Possessing strong mating and breeding instincts, these birds, when seen, are usually found in pairs or family groups. Grasslands and hill country with dense grasses and scattered oaks and pines are their preferred habitat. They are short, round and stocky in appearance. Average adult birds are between eight and nine and a half inches in length, generally shorter and lighter than most other quail species. More so than other species of quail, adult male Montezumas have the most amazing and intricately patterned bodies, short tails and round heads, and an especially striking facial pattern featuring bold black and white marks and swirls. Their facial patterns are so unique, reminiscent of a painted clown’s face. They used to be called Harlequin Quail for precisely this reason! Females are less flamboyant with a buff or brownish overall coloring that is still intricately patterned but lack the bold markings of the males. Both sexes have short, stout bluish bills and long, strong talons which enable them to dig for grubs and bulbs.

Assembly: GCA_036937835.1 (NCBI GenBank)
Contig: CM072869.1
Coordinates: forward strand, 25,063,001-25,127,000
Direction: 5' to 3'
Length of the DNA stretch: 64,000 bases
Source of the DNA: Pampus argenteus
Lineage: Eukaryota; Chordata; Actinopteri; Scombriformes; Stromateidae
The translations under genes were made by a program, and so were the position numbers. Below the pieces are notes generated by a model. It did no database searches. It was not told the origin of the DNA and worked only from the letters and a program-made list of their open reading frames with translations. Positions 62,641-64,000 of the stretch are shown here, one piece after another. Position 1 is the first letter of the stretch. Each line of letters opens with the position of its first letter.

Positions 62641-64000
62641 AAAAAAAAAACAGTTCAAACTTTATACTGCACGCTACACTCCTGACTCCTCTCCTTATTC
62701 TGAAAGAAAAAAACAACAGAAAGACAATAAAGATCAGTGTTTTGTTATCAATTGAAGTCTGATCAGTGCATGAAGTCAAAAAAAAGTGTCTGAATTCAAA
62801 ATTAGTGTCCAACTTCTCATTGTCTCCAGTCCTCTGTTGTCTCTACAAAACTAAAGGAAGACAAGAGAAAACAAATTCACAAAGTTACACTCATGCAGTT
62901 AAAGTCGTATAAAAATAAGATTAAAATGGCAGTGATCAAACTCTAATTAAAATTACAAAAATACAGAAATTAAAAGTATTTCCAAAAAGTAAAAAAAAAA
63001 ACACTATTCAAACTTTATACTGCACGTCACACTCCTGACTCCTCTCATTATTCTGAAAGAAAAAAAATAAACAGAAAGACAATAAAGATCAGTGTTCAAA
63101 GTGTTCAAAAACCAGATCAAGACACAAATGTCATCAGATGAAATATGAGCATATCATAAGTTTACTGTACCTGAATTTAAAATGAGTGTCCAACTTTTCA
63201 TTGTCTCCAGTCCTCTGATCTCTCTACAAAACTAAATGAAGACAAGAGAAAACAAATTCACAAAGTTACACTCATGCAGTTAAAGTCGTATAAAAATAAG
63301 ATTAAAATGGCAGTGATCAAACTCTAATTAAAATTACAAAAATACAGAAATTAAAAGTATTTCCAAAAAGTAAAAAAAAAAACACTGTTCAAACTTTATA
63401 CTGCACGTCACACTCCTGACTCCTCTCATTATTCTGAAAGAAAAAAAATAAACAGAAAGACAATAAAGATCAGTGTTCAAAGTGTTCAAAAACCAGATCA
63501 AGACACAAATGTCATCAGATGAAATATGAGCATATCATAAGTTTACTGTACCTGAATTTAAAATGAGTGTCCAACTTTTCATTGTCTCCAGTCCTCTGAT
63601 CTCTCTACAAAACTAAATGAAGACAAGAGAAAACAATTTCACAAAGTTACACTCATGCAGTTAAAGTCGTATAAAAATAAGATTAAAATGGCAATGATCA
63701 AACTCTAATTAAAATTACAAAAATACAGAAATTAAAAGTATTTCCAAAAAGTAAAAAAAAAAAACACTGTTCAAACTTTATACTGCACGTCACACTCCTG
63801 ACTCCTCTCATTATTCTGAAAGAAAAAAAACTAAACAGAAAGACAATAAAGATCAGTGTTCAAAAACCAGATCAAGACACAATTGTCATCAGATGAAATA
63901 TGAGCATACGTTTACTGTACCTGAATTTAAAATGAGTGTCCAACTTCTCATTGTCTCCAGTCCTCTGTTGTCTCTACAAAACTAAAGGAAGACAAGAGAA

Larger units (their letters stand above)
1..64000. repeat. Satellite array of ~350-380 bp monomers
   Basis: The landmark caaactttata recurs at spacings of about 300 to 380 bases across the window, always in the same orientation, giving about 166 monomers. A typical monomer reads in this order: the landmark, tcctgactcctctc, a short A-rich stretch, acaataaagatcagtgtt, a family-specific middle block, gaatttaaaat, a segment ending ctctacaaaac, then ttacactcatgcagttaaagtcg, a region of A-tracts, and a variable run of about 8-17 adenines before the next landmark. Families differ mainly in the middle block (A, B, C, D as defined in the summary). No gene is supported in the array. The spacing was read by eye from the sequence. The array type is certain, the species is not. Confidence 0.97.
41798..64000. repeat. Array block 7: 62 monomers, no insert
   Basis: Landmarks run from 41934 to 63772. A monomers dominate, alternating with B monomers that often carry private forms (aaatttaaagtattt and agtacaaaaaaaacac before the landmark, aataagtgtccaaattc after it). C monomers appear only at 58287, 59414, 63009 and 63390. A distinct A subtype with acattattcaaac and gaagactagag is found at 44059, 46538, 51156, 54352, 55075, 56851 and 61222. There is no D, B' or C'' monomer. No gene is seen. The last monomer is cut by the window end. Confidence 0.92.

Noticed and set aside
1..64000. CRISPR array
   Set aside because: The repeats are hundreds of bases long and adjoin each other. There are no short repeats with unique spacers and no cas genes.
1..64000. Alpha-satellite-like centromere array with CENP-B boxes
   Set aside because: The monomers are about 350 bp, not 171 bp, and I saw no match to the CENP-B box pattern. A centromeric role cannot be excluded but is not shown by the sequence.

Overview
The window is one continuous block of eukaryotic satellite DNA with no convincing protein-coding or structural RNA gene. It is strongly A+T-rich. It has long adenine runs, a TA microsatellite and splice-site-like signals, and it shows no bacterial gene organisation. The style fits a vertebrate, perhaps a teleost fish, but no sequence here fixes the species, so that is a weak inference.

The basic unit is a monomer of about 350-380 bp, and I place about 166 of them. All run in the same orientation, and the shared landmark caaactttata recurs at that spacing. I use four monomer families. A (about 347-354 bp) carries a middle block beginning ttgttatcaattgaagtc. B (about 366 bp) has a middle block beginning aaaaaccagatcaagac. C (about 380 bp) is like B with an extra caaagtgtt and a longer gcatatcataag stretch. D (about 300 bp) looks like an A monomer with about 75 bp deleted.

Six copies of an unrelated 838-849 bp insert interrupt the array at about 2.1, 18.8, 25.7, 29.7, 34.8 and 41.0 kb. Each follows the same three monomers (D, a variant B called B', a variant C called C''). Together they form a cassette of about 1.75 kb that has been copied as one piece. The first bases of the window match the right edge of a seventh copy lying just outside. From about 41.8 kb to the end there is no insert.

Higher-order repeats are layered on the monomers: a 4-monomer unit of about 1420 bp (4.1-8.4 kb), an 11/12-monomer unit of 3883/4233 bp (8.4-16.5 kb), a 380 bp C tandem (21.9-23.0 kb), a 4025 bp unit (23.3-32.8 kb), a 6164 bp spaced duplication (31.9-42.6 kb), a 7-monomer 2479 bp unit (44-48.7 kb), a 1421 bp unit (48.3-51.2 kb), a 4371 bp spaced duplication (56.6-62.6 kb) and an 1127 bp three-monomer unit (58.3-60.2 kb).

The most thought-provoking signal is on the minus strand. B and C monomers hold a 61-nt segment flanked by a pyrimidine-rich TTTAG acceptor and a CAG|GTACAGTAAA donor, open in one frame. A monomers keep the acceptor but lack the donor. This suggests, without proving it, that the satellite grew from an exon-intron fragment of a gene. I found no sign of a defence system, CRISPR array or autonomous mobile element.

Their diet consists primarily of seeds, grains, acorns and nuts, small bulbs and tubers, and a variety of insects. They are very well adapted to desert conditions and, unlike most other birds, can derive needed moisture from their diet without having to rely on a daily water source. Unlike most other quail, the Montezuma Quail is more of a habitat specialist as they rely heavily on underground bulbs and tubers found in dense grass and open pine-oak scrub at mid-to-high elevation in their southwest desert range. They forage mostly on the ground but occasionally can be observed taking food from trees and bushes. They sift through plant litter and loose soil, using sideways kicking motions to expose seeds, grains and insects. They also tear pieces of leaves and flowers from living plants, and they jump up to grab hanging fruits and seeds. Their lower mandible is serrated to help cut through vegetative food materials. Because they can dig with their long and sharp talons for moist bulbs in dry months, they do not require free water access within their home range.